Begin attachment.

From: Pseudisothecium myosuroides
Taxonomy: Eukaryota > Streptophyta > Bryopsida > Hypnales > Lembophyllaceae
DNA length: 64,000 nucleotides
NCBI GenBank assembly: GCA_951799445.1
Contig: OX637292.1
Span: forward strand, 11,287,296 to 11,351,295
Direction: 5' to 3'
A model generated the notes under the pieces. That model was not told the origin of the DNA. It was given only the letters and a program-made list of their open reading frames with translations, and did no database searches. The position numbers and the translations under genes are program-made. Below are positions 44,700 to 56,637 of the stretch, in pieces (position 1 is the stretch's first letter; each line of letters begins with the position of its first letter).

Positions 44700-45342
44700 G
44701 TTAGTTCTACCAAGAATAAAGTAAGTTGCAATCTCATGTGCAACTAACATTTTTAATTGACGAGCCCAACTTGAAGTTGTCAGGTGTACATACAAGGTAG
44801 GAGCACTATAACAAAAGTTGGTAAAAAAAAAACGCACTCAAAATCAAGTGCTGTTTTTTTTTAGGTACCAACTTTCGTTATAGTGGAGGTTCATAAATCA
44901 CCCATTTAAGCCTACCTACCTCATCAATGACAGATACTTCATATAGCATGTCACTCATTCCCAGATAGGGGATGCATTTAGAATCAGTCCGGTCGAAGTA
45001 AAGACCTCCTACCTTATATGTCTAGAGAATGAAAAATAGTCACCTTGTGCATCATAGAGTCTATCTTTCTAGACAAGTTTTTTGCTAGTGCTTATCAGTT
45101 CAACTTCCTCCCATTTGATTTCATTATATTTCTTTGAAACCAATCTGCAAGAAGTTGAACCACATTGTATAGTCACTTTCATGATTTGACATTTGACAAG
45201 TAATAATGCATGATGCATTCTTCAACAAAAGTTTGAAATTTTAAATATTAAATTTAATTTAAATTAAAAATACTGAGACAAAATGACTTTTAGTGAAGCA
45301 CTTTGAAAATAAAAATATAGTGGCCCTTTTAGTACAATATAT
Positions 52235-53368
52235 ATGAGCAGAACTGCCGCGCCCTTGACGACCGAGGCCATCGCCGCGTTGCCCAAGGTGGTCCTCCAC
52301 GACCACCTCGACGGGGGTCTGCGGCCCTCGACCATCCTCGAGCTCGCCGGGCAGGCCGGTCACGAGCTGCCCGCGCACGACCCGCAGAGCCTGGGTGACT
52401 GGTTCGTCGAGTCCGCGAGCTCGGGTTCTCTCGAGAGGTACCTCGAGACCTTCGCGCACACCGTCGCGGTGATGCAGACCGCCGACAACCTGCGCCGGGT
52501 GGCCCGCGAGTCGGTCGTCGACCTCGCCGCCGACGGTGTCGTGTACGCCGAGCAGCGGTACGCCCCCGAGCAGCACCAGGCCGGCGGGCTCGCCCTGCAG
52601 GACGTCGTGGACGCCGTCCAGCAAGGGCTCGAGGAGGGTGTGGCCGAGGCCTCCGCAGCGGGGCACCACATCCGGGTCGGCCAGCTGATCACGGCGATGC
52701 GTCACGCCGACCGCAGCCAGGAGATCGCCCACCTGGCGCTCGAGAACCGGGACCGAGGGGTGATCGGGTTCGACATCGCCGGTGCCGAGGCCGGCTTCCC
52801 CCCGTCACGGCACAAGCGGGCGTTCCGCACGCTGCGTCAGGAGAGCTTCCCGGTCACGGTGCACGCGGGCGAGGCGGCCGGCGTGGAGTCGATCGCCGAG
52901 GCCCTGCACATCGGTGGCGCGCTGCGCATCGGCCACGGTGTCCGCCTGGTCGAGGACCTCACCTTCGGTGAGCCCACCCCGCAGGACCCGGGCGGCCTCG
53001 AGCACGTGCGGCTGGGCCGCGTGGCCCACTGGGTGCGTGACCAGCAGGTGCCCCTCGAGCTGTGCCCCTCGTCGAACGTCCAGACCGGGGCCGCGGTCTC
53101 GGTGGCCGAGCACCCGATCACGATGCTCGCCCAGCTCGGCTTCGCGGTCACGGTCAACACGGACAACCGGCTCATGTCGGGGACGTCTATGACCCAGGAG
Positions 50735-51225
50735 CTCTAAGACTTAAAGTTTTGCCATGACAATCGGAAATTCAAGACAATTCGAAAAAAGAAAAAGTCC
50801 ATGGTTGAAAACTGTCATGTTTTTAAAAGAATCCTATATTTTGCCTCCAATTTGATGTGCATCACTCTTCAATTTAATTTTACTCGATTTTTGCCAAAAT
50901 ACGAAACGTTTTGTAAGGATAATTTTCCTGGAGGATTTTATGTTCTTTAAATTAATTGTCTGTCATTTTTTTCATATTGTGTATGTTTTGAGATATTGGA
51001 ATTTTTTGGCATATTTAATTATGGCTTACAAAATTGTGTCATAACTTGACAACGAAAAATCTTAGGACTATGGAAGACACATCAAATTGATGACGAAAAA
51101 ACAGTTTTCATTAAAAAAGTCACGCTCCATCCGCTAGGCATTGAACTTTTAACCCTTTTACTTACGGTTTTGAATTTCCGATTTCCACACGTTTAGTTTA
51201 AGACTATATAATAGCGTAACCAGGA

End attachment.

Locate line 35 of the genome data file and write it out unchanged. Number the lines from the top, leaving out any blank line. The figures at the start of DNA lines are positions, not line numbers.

51201 AGACTATATAATAGCGTAACCAGGA